Download the article: The Vital Role of Play in Childhood
“The ability to play is one of the principal criteria of mental health.”
Over thirty years of working with children, families, and teachers in Waldorf kindergartens all over the world, I have observed one overwhelming similarity: creative play is a central activity in the lives of healthy young children. It helps children weave together all the elements of life as they experience it. It allows them to digest life and make it their own. It is an outlet for the fullness of their creativity, and it is an absolutely critical part of their childhood. With creative play, children blossom and flourish; without it, they suffer a serious decline.
I am hardly the first to note this fact. The central importance of creative play in children’s healthy development is well supported by decades of research. And yet children’s play, in the creative, open-ended sense in which I use the term, is now seriously endangered.
School children no longer have the freedom to explore woods and fields and find their own special places. Physical education and recess are being eliminated; new schools are built without playgrounds. Informal neighborhood ball games are a thing of the past, as children are herded into athletic leagues from age five on.
From all sides—parents, teachers, psychologists, and psychiatrists—one hears tales of young children who do not play. Some seem blocked and unable to play. Others long to play, but busy schedules outside school or an overemphasis on focused learning in school have driven play out of their lives. Add to this mixture the hours spent sitting still in front of screens—television, video game, and computer—while children absorb other people’s stories and imaginations but can’t act out their own, and the result is a steady decline in children’s play. This decline will certainly have serious consequences for children and for the future of childhood itself.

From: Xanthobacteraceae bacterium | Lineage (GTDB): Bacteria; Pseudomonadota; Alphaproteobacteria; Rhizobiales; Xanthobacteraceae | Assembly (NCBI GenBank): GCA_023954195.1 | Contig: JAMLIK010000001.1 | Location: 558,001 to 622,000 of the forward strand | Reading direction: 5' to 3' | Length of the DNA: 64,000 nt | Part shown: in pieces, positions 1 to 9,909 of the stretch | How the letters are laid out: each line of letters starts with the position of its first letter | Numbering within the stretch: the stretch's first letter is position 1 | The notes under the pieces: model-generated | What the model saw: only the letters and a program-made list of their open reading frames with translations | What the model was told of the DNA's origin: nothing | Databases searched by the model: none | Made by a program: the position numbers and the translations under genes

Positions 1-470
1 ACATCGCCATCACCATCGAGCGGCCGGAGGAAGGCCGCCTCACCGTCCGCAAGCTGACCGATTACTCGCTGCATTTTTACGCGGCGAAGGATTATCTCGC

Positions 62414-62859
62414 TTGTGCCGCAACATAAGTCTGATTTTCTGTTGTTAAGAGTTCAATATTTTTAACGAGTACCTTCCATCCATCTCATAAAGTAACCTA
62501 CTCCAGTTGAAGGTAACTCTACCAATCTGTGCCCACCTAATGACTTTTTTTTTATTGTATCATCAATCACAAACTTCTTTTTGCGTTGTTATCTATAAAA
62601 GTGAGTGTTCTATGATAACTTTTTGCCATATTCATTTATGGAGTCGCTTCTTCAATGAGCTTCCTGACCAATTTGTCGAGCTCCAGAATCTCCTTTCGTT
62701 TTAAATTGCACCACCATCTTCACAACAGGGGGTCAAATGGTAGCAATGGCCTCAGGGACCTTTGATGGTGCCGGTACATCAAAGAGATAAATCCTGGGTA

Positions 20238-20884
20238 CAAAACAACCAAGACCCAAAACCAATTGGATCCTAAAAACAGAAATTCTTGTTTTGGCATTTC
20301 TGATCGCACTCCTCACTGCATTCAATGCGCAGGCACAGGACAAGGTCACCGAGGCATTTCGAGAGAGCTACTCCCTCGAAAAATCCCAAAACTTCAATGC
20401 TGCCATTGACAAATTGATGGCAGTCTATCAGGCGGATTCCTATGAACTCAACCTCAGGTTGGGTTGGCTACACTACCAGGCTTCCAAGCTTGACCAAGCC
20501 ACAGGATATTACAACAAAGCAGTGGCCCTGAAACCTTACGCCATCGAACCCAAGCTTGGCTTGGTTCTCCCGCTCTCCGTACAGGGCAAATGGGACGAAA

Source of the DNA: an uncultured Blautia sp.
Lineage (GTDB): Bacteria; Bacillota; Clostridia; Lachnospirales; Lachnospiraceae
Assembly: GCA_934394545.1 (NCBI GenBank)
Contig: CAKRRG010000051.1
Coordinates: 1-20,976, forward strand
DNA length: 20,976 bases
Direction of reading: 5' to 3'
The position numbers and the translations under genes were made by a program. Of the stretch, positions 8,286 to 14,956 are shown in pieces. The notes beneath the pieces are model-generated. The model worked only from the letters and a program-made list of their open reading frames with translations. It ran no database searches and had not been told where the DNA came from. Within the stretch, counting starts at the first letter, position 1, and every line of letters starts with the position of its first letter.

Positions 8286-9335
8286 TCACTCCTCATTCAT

In this article I will focus on the play of children before first grade, especially from three to seven. During these years, when play should be flourishing, its development has been thwarted. We may not intend to drive play out of children’s lives, but our policies and practices in schools and at home discourage children from pursuing their own open-ended, self-directed play.
The Nature of Play
If we are to save play we must first understand its nature.
Creative play is like a spring that bubbles up from deep within a child. It is refreshing and enlivening and is a natural part of the make-up of every healthy child. It is so fundamental to the make-up of the child that it is often hard to separate play from learning. Whether children are working on new physical skills, social relations, or cognitive content, they approach life with a playful spirit. As a friend said of her eight- month-old recently, “It just seems that she’s working all the time.” But is it work or play? In childhood there is no distinction.